It's difficult for single mothers because you hear so many horror stories about children being abused by boyfriends or stepfathers, and my maternal instinct to protect my child won't allow me to even consider putting her in that predicament. However, it can be a lonely existence because you're always on the watch and sometimes don't allow yourself to be open to dating or meeting people because you don't know what could happen. I'm responsible for keeping my child safe physically, emotionally, and spiritually. Because of this, I make sacrifices in my social life so she'll never become scarred. I have to nurture my daughter in the ways of womanhood even at her young age, and seeing Mommy in numerous relationships will only set a bad pattern of behavior.

On the other hand, I want my daughter to see her mother in a loving, healthy relationship so she won't think that being a single mom is the way of the world. It's a frustrating issue at times, but I'm determined to wait on the Lord and continue to seek his will concerning the dating scene.
Rhonda

I've been dating a man who has five children—and I have two of my own! Our children are a bit older, ranging in age from 15 to 26, and it seems they're all but applauding the relationship. I'm expecting a fireworks display if we ever decide to marry!

Though they're on board now, some of the younger kids had some initial fears. I think they were worried about how our relationship might affect them and their relationship with each of us, not to mention the reality that our old life as a family (with their dad or mom) wouldn't ever be an option again. However, after the initial stages of fear and worry, they've been receptive to the idea of a new person in their life who cares about them.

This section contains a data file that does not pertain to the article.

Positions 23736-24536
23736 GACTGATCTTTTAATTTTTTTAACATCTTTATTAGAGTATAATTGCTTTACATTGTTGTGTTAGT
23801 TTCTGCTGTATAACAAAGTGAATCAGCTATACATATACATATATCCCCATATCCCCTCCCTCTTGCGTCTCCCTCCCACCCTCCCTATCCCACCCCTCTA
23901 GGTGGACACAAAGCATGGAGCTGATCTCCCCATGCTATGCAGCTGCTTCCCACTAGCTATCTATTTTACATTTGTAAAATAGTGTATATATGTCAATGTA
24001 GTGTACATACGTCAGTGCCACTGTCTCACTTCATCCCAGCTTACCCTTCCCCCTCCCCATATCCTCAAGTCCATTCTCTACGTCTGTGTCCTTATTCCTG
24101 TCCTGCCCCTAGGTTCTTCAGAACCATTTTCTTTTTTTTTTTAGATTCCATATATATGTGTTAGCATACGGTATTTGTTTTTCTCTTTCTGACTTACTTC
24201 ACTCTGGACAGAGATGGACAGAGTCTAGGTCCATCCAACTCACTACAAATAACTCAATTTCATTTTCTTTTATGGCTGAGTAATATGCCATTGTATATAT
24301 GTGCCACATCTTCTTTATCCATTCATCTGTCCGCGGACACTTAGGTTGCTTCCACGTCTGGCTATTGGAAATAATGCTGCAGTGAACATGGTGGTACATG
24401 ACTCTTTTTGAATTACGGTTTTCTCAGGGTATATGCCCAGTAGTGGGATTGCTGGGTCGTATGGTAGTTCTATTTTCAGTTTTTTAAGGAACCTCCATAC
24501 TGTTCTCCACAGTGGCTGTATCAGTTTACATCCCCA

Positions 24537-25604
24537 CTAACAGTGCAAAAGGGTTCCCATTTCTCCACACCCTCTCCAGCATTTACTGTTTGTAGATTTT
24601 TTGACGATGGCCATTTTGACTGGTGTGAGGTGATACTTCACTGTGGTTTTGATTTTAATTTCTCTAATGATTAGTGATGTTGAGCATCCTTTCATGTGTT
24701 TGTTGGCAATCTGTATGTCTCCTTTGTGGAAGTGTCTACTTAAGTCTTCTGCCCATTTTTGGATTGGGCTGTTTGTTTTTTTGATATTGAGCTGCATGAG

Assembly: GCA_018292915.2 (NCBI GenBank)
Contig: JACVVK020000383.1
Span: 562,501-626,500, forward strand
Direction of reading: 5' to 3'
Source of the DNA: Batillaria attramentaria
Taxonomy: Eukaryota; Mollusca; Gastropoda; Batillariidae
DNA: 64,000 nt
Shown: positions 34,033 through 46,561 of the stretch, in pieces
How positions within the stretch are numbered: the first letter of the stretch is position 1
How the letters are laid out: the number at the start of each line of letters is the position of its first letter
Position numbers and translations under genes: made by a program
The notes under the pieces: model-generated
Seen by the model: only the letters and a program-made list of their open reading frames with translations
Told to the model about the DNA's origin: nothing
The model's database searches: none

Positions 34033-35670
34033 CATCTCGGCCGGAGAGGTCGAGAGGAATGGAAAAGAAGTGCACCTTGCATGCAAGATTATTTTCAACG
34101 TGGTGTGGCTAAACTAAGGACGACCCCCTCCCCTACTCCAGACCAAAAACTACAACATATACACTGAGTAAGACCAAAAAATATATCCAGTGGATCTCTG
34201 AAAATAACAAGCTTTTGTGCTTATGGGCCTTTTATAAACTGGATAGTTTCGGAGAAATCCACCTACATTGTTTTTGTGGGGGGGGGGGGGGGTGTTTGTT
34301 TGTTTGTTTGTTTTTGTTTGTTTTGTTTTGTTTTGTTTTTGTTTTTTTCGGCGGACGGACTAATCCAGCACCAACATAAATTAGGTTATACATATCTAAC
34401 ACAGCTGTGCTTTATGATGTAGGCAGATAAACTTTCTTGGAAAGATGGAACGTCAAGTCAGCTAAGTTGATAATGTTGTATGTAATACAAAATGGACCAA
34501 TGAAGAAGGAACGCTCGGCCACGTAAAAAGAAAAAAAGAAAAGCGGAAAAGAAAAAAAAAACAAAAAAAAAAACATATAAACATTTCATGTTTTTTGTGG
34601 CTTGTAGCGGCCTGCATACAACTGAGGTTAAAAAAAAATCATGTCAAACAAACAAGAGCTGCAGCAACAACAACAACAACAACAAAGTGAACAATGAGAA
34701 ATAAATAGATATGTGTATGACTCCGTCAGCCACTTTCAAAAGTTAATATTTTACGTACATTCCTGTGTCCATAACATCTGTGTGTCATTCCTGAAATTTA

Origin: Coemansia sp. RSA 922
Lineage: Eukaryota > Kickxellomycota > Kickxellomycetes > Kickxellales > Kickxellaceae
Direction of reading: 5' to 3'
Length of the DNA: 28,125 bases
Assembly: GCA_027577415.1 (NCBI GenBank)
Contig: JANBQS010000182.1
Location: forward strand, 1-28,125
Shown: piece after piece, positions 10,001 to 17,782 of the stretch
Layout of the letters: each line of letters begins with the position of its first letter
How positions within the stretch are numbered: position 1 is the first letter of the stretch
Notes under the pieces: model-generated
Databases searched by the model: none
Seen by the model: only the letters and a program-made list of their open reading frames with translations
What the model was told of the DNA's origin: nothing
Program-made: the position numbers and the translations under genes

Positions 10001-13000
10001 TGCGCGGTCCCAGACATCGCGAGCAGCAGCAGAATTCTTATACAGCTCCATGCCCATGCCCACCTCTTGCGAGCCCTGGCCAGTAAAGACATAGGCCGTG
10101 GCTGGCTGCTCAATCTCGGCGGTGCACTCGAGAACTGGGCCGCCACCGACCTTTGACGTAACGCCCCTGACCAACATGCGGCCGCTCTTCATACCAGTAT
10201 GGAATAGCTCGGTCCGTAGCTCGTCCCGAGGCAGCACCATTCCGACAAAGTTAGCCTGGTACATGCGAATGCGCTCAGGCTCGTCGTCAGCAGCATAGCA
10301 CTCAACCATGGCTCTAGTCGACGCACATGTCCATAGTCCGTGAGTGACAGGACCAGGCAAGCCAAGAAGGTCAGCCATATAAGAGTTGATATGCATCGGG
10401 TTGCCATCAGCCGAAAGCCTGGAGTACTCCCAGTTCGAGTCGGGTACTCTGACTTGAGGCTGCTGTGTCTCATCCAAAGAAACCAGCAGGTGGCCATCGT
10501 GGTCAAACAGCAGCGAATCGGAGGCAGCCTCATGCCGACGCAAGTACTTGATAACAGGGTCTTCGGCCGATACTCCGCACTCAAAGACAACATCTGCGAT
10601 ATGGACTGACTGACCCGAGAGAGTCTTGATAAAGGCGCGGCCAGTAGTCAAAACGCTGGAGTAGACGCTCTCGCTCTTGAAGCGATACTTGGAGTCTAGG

The new man in my life is a pastor. And while my youngest son was afraid he'd "Bible thump" him to death, what he's found instead is a nice guy who's pretty down to earth. He's enjoyed "guy talk" and weightlifting encouragement. I, on the other hand, have enjoyed sharing conversation with the pretty young ladies who belong to this neat date of mine. They seem to love our "girl talk"—it's a little different than taking with Dad!

Overall, this relationship has been a positive experience. I know it isn't always that way for others, but I'm extremely grateful that my situation has been a good one so far. My date and I have tried to make the kids feel welcome in our relationship. We've tried to treat them with respect and kindness, earning their trust instead of forcing ourselves on them. There were times in the beginning of the relationship when one of the kids questioned whether we were putting them last, but most often it was during a conflict in scheduling or something minor, and both my date and I have taken great strides to make sure that our kids were taken care of the way they needed to be, not neglected because of our own selfish desires.